6. I get the impression that a large portion of people going for U.N. jobs exclusively are in it for the brand name, and what they believe the U.N. stands for. I am not an employee but have worked in many 3rd and developing countries as a geologist to see the less flattering and inefficiency of the UN. I have seen programs in Haiti that after 6 months of building intricate irrigation systems and the locals had no idea what to do with them, U.N. bought earthwork machines like excavators sitting on side of the mud road rotted, officers lounging at hotel pools sipping umbrella drinks during the day, U.N landcruisers zipping around town without regards for people and parked wherever they wanted, the spread of cholera causing 9000 deaths by Nepalese U.N. was never held responsible, etc. If you talk with Haitian, they will invariably tell you they do not want the U.N. presence, yet it’s also a complicated love and hate relationship since the U.N. does bring in aid and job opportunities. My wife, with 2 graduate degrees and international law, and intern experience working for the ICC in Hague still could not land a permanent position, but only as a contractor for nearly 3 years now. My point is, the rate of return in terms of growth, success and financial reward for pursuing a U.N. career is so low comparing to other sectors ; and in terms of ideological rewards and personal satisfaction that you might derive from “helping” communities, saving the world or whatever, U.N. is not as perfect as you might think. After all, it is still an organization that needs funding, when money involved in anything, decisions are never unbiased, just like any private company. I assume most people here trying to land a job with U.N. are highly educated, speaking at least 2 or 3 languages, and international experiences; so there are literally a world of opportunities out there for you that you might not have any idea. I would say if you are in your 20’s, with no family ties, willing to work for free or meager salary for a few years, and in for the experience, go for it. But if you are already in your mid 30’s, I’d say look for other things, you are too late. You could spend another 5 years, at 40, you may still be a contractor. Is that worth your while? I cannot get my wife to see her other potentials, as she is completely fixated on a U.N. career, and already in her late 30’s, I think it’s terrible waste of time. However I hope someone who reads this will think about many other possibilities out there and not get fixated on a single organization.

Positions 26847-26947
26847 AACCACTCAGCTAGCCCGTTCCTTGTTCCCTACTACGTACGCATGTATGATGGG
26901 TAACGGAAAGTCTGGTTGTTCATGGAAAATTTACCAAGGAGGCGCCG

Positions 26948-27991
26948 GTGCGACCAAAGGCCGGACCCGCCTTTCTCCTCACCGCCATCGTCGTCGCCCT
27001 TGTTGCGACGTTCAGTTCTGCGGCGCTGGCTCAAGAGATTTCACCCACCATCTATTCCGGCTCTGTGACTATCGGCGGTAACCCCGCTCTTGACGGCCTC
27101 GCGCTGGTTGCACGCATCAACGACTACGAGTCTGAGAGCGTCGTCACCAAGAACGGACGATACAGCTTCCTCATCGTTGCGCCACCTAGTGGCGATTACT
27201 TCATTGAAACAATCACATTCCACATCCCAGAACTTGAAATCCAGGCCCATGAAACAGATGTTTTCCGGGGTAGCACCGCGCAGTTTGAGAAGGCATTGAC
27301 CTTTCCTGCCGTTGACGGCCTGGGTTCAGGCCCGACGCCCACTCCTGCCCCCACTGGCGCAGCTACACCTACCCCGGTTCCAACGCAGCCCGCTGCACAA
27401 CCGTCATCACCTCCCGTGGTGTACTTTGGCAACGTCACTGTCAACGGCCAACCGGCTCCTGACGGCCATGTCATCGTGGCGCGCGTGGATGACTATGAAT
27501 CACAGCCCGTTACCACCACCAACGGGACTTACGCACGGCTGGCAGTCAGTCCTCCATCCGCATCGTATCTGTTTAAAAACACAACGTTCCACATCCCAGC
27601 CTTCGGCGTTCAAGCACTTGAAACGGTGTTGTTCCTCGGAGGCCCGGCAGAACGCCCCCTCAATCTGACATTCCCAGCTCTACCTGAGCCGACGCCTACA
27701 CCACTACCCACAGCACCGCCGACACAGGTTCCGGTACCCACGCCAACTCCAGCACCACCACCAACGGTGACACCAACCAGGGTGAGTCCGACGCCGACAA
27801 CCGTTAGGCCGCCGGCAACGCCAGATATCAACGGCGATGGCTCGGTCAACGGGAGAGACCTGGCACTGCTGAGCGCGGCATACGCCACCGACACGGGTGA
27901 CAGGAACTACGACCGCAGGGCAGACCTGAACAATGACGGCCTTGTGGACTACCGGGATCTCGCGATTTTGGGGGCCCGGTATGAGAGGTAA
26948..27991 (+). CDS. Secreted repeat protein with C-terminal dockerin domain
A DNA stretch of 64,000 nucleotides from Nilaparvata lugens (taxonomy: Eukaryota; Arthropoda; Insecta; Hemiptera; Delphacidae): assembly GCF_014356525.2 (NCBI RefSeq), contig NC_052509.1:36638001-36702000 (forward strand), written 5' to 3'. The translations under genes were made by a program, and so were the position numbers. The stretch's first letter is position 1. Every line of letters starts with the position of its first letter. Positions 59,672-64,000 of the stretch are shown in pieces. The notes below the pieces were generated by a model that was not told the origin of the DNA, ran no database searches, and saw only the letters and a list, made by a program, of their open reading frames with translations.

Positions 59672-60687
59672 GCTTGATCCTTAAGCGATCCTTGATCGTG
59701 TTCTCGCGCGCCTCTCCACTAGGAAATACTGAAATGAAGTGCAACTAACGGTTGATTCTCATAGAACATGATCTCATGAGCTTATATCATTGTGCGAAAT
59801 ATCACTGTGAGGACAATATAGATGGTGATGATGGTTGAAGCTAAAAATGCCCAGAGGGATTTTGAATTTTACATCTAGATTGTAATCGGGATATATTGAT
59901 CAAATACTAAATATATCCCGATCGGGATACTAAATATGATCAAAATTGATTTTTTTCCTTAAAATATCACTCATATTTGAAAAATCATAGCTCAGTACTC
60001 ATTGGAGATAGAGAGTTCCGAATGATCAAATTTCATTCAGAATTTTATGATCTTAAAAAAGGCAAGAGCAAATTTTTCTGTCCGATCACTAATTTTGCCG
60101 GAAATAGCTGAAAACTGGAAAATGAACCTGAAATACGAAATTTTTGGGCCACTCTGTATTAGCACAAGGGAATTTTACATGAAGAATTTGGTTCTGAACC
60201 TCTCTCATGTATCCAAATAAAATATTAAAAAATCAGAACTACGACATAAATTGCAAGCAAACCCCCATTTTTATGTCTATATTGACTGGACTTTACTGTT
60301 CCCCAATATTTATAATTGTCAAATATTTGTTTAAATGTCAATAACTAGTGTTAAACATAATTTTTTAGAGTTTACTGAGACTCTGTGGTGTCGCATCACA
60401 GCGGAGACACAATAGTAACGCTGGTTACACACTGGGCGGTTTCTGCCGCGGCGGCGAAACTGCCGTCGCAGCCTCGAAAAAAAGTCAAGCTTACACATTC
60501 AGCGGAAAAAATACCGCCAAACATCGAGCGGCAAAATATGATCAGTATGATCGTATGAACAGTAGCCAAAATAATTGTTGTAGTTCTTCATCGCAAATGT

7. Do you think it valuable to undertake a UNV posting towards trying to move towards paid employment within the UN itself? I’ve heard mixed reviews about how UNV’s are treated and the actual benefit of say doing a 9 month posting without payment and sacrificing an income to gain necessary in field experience, and there still being no guarantee that it will get you any closer. I’ve just been offered a UNV posting to the Middle East (hardship duty station) in my area of interest in humanitarian affairs, but will have to give up a permanent paid government position to take it, without a definitive path to follow after the posting, it’s a little scary, even though I’ve been to that area several times now and done volunteer work there in similar areas. I suppose all I’m asking is does doing a UNV posting look favorable on the CV when trying to reach the endlessly increasing benchmarks?